Avatar n tn So do you have breast cancer or are you preying on us that do? I should have picked up on the name but dummy me. If you don't have cancer you could have told us you were a reporter and ask our opionn but from your post it seems you a in the same boat we are. I don't play mind games. Until you explain further I am very frustrated with you.
Avatar m tn previous history of breast cancer, a mass with atypical hyperplasia on biopsy, strong family history or genetic predisposition (e.g. BRCA 1 and 2 genes), prior radiotherapy to the chest, or a five-year risk of invasive breast cancer of at least 1.7% in women 35 years or older, using the modified Gail model for calculating risk (see There is no blood test available at present which can be reliably used for breast cancer screening.
Avatar n tn My paternal grandmother got breast cancer in her mid 30's. I for some reason take after her, same weight, stature and so on. My maternal aunts, cousins and my mother all have to have lumps removed from there breasts every other years since they were in there late 30's. My maternal aunt just got diagnosed at age 60 for breast cancer. I talked to my dr and she won't even hear about doing a mamagram until 35. She won't give me the Braca 1 and Braca 2 test.
Avatar n tn Mother, father, and sister had breast cancer. I just received a call to have my left breast xrayed again because they found asymmetrical density on the left side that wasn't there last year. I'm really worried. Dr. can't see for two days.
Avatar f tn Met with breast surgeon who ordered BRCA 1 and 2 genetic testing--Negative results. She recommended bilateral simple mastectomies (prophylactic on the left?) and I have this scheduled for 8/9/11. I am wondering if this is overkill at my age? She will do bilateral sentinel node biopsies, also. 21 years ago, 13 nodes were removed on the right and all were negative.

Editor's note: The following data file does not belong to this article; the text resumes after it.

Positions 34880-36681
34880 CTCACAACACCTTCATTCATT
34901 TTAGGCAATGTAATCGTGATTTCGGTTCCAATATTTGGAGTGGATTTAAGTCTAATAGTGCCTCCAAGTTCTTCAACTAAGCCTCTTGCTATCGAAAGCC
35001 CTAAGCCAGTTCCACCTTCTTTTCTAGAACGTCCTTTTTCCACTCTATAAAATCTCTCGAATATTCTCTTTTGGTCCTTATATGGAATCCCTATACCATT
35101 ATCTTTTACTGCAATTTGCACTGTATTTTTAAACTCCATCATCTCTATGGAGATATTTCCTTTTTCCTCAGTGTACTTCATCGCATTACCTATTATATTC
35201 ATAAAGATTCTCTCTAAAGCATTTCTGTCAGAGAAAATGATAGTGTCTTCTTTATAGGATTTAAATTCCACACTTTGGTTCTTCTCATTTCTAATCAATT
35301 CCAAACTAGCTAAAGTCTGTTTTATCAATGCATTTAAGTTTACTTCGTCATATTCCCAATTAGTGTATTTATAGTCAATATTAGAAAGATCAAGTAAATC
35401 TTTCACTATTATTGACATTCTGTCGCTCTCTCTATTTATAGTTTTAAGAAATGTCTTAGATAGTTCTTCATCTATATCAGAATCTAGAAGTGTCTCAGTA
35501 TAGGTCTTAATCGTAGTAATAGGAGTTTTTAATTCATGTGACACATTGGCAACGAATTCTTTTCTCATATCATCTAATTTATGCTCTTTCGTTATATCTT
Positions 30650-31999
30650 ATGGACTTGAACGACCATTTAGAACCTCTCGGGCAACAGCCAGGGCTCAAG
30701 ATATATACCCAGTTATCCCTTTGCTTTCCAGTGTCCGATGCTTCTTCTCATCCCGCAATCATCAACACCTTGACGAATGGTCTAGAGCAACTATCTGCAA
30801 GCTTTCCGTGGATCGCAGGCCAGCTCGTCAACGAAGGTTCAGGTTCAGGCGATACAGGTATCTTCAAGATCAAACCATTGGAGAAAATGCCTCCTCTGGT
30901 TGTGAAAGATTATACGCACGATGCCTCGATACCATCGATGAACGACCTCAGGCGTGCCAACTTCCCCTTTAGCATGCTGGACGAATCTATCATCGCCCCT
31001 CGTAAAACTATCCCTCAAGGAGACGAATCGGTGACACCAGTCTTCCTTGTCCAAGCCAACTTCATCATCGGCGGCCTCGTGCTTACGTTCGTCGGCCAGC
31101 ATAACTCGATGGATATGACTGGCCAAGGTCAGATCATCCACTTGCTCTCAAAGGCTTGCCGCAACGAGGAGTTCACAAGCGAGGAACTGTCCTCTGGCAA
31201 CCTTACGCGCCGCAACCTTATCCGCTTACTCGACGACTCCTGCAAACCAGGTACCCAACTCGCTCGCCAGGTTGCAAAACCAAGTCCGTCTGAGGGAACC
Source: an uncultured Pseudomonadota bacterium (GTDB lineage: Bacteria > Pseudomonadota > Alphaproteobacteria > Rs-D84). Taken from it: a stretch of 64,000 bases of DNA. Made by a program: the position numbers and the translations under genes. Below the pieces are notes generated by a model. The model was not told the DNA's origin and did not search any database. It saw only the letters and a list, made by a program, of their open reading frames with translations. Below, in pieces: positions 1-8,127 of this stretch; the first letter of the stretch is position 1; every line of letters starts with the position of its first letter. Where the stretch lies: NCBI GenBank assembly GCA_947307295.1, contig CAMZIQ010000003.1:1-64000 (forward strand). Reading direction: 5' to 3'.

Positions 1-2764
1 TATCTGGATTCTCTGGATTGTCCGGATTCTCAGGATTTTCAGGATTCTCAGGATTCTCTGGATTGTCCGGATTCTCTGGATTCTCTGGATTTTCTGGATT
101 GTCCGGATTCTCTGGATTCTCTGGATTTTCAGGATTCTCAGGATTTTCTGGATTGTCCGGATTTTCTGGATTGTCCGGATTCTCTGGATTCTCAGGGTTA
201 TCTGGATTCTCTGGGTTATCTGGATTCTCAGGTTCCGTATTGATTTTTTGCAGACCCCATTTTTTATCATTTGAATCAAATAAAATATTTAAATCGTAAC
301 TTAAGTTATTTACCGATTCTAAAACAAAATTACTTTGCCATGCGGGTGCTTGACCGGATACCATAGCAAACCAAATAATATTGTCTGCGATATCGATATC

Avatar n tn The rate increase is less then 10 percent when a first line family member, mother, sister, have had breast, colon and/or ovarian cancer. There is genetic testing BRCA 1 and BRCA 2 which let's you know if you are a "carrier". If these tests come back positive then your increased risk is 40 percent. The important thing to remember is that most OvCa are sporatic, and it is a very rare disease.
Avatar n tn The familial risk of breast cancer is most closely associated with first degree relatives (mother, sister, daughter). The genetic form of breast cancer (BRCA1 and BRCA2) that we currently know is relatively uncommon. There is testing for these genes. It is usually offered when there are more than 2 first degree relatives with breast cancer whose situations meet criteria suggesting that the cancer may be inherited. Usually, the person WITH the cancer is tested first.
886824 tn?1253740254 Women who have a mutation in either of these genes, have an estimated 60%-80% lifetime risk to develop breast cancer and an estimated 20%-40% lifetime risk to develop ovarian cancer depending on if there is a family history of ovarian cancer, breast and ovarian cancer, or breast cancer alone. Males with a mutation in either of the BRCA1 or BRCA2 genes have a lower breast cancer risk, but it is still higher than the general population.
Avatar n tn You will get cancer. Already 3 cousins 1 aunt and 2 2nd cousins have recently had breast cancer and the procedures to save them from it. Don't forget my mother who as the rest of the family had breast cancer at 33 beat it then about 20 years later had ovarian and now its gone to brain. Something else we don't know or at least i've never been told is if the Brain cancer is related to the ovarian as in cells broke off and traveled or if it's own type of cancer.
Avatar f tn Genetic testing is very simple. It is just a blood test that shows if you have the gene for breast cancer. Just because you have the gene does not mean that you will definetly get breast cancer. My mother has had BC twice at an early age. I recently found out that I have 3 intramammary lymph nodes that they are watching. The surgeon discussed with me about having genetic counseling. Here is his thoughts on it. If the test comes back positive for the gene what would you want done?